When my parents would get into a really bad fight, Steven would take me outside. We would walk to the park near our house. One time it was pouring rain, but I insisted we go anyways. The ground was muddy, it was hard to even see each other, and there was no one else around. I had so much fun just running around. We just sat there sitting in the mud and rain. Even though we didn’t talk to each other that much during that time I felt so close to him.

Since they’ve been separated there hasn’t been as much fighting, but it feels much lonelier. My mom and I have moved out, and my brother has moved away to college.

Steven finally chirped up and broke the silence. “So what’s home life like now?”

“It’s kinda lonely,” I replied softly.

Steven continued to make conversation. “How’s the apartment that you moved into?”

I replied, “It’s working well.”

Steven nodded approvingly. “That’s good. Is Ruth still around?”

“Yeah. She’s over like every day,” I responded while starting to shake again. My body felt like it was tensing up. I took a breath to relax and it worked — for a split second.

“You know Ruth is gay, right?” Steven blurted out as he tried to make the conversation more interesting.

I was shaking so much that I felt like I was going to fall. I was sweating, and my face was getting flushed. I didn’t know how he found out, but that wasn’t important.

“Yeah, I know. Just… make sure that Dad doesn’t find out,” I said as I started to relax again.

Steven just responded by saying, “Duh.”

“Wait, you said Ruth right?” I asked just to make sure.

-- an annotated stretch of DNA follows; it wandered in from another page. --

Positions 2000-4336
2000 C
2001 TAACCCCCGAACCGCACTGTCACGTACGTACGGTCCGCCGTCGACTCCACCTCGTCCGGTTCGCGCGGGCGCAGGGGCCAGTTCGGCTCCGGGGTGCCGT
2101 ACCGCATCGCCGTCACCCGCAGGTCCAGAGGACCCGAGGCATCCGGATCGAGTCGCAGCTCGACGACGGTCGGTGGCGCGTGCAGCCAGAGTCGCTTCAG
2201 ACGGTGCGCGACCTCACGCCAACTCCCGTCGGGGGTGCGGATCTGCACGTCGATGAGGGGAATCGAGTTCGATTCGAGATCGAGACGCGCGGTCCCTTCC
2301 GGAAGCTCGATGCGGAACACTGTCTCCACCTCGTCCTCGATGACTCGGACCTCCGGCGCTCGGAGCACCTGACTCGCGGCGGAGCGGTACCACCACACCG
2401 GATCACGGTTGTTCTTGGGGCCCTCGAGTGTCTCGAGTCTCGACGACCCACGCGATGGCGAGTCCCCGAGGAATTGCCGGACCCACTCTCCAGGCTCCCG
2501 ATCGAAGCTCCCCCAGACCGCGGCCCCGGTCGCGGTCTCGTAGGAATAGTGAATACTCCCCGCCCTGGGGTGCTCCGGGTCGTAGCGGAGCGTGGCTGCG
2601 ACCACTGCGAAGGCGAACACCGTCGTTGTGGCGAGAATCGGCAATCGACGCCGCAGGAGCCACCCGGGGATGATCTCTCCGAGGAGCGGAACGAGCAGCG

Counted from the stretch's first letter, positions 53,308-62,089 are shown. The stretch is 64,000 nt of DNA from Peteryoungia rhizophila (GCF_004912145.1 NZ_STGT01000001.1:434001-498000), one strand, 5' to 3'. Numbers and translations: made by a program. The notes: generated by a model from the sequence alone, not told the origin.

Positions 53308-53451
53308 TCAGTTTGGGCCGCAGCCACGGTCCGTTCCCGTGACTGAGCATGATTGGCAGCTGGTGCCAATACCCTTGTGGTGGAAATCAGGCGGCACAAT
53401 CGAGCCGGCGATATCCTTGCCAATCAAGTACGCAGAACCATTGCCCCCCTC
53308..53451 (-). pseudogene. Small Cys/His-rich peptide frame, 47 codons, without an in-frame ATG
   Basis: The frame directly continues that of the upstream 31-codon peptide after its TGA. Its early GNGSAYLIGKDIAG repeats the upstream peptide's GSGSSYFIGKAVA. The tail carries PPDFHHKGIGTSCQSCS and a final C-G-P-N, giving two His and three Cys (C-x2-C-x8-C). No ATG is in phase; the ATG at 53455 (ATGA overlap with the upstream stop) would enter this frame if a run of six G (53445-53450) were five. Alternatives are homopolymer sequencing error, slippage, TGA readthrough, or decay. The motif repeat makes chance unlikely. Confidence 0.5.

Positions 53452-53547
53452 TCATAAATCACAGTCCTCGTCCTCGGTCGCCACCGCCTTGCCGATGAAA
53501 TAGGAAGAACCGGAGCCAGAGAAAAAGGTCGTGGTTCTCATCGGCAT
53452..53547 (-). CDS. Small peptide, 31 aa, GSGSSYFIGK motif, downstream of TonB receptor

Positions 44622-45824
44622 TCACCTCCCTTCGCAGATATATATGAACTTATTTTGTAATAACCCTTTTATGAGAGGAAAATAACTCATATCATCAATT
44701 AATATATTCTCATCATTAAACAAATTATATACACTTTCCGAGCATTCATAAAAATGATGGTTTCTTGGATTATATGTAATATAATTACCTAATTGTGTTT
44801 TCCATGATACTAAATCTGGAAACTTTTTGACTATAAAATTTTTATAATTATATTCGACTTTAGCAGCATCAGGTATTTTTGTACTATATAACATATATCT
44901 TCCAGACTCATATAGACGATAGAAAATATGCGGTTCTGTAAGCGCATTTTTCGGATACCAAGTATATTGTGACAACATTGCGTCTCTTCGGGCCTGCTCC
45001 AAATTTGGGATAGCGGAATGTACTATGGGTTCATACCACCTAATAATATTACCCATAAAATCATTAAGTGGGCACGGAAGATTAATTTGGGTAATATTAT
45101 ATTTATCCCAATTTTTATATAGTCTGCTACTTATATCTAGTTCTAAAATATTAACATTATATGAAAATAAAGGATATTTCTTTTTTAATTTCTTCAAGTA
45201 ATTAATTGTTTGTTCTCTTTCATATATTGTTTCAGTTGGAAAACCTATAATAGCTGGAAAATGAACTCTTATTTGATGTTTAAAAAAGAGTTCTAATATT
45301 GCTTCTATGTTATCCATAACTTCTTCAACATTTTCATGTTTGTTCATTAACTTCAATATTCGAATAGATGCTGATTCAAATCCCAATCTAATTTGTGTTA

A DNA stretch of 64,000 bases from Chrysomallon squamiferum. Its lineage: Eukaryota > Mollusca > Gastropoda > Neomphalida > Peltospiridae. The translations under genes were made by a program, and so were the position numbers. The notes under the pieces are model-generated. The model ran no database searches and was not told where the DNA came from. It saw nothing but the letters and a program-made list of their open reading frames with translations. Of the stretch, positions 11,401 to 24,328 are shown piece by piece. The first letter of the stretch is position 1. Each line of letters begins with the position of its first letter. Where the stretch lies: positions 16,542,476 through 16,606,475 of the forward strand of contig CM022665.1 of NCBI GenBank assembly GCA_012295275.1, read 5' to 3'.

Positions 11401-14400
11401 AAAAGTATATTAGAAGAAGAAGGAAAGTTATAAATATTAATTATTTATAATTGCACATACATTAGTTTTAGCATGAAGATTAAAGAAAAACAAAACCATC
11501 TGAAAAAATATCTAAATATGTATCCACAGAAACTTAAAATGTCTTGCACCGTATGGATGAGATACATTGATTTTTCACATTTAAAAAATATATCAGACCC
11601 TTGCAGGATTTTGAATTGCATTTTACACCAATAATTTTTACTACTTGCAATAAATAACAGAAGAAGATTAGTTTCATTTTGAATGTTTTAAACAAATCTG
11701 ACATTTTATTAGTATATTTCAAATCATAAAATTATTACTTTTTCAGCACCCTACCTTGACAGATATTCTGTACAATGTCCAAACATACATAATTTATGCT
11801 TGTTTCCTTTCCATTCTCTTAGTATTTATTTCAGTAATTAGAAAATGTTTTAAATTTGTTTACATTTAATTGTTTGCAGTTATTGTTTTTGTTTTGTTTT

“Yeah, who else would I be talking about? Is there someone else I would be talking about?” he asked, “Is there something I don’t know? Did mom tell you something?” The questions came like rapid fire.

Mom did tell me something. A couple of days ago I tucked myself into bed. As I started to fall asleep I saw someone come in. I quickly realized that it was mom. She sat down on my bed, and told me she had to tell me something important. As she began to talk I couldn’t hear a word she was saying. After repeating herself I was able to comprehend what she told me: “I’m gay.” After a brief silence mom continued, “Ruth and I are more than friends.” More silence. She kept talking. “Please don’t tell anyone. Don’t even tell Steven. I’m not ready for anyone but you to know.”

The only thing I could manage to say was, “I got it.”

“If your father finds out about this, he’s never going to let you live with me,” Mom said as she became even more nervous.

I responded, “Okay.”

Mom continued to reiterate the same message to me, “Don’t tell anyone.”

Once she left I just lay in my bed. It was such a shock to me. I had heard before of people who were gay, but aside from Ruth I didn’t personally know anyone who actually was gay. It’s just not something people think about or want to admit. I didn’t know what to think. Was I okay with it?

“Mom didn’t tell me anything,” I told Steven, as my mind refocused on the present.

Skeptical, Steven said, “Are you sure?”

I wanted to tell Steven. The secret made it feel as if the whole world was trying to look into my mind

It was adding one more worry. If I tell Steven I might have one less worry, but it also might add a worry because I wasn’t supposed to tell him.

“I just can’t tell you,” I said.

“Why?” asked Steven somewhat angrily.

I responded by saying, “Because mom told me not to,” in a somewhat snotty way.

Getting more annoyed, Steven started putting the pieces together. “Are you trying to say that mom is–”

“No.” I had to cut him off before he said anything.

Steven was so close to figuring everything out. I felt like I needed to to tell him. Every second I held onto this secret I was gaining another worry. I had to tell him, I just had to. I blurted it out. “Okay, yes. Mom’s gay.” One of my worries was gone, but only momentarily.

I thought about how mad mom would be if she found out I told Steven. As I turned around to leave the room for a moment I saw Dad standing at the doorway, and all of my worries came rushing back.